As an entrepreneur, I always believed that profits, and sales are too broad, and too difficult to understand and predict. It was when I read the book, The 4 Disciplines of Execution, I began to better understand the idea of lead, and lag measures [what many call triggers]. A lag measure represents the ultimate goal you’re trying to achieve, like an increase in profits, but it is in the past [hence the word lag]. Where as a lead measure is predictive and can lead to the accomplishment of the lag measure [or goal]. Essentially, a lead measures are about narrowing your focus down to a few things that “trigger” the success of your goal.
Taking this concept into University was hard at first. What triggers success? What improves your results? I began by measuring the amount of notes that I took. I concluded that if I were able to type or write every word the professor said down, I would have more time to comprehend the content on my own time. Though I had great notes, I was never able to truly participate in the classroom discussions, and my success was not improving.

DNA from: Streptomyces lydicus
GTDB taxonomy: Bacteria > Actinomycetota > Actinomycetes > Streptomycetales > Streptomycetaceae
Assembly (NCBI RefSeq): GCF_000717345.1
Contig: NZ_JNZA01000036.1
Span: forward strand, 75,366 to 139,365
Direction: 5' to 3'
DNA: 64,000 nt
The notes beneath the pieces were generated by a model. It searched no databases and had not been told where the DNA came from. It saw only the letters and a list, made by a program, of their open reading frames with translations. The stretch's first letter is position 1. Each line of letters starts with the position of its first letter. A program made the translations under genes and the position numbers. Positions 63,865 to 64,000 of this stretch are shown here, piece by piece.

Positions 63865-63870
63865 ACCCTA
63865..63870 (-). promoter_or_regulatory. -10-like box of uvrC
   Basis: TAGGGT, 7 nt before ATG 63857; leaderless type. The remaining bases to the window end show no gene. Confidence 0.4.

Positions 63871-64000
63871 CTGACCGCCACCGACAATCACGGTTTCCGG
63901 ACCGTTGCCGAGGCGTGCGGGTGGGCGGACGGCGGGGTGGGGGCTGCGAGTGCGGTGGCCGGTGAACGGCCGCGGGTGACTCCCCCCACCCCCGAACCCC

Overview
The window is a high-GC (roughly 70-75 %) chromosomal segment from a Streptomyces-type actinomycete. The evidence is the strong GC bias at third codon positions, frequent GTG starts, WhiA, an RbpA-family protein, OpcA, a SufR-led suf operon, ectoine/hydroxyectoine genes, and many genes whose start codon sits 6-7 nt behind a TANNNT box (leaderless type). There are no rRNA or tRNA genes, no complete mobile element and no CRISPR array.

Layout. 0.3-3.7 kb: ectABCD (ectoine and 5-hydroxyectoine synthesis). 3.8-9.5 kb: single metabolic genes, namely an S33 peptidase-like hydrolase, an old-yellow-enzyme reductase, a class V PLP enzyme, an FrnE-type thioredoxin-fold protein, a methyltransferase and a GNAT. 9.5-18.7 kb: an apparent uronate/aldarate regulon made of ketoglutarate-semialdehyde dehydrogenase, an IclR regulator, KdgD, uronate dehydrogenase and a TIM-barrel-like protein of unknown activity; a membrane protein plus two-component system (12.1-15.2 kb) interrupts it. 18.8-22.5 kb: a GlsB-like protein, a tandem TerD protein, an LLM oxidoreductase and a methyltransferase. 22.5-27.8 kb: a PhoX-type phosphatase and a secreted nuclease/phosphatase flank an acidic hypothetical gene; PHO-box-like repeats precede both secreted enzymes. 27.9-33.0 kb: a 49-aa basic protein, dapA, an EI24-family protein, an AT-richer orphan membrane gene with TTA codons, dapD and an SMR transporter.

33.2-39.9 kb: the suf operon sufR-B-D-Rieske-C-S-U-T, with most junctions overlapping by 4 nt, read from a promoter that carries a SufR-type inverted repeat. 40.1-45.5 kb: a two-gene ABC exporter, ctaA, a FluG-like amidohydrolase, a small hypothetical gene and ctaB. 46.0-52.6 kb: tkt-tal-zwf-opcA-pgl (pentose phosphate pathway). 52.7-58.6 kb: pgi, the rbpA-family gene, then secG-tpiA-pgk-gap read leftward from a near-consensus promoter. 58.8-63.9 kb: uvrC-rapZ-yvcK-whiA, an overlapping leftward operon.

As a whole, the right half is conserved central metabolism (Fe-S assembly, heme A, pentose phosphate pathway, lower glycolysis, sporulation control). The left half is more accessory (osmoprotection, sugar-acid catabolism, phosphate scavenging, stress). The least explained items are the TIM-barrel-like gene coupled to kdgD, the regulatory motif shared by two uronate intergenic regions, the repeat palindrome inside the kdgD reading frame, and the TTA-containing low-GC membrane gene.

So I began the search again, but this time I framed my lead measures analysis with the question “what makes science students successful.” I talked to a few students, and professors, and received a lot of feedback. This process clearly identified a few lead measures:
1. Read the required reading, more than once, before class.
2. Study more, reviewing class notes, reading, and reading notes.
3. Participate in lectures, even if your note taking suffers.
Taking the time to understand the lead and lag measures was critical to my success in university.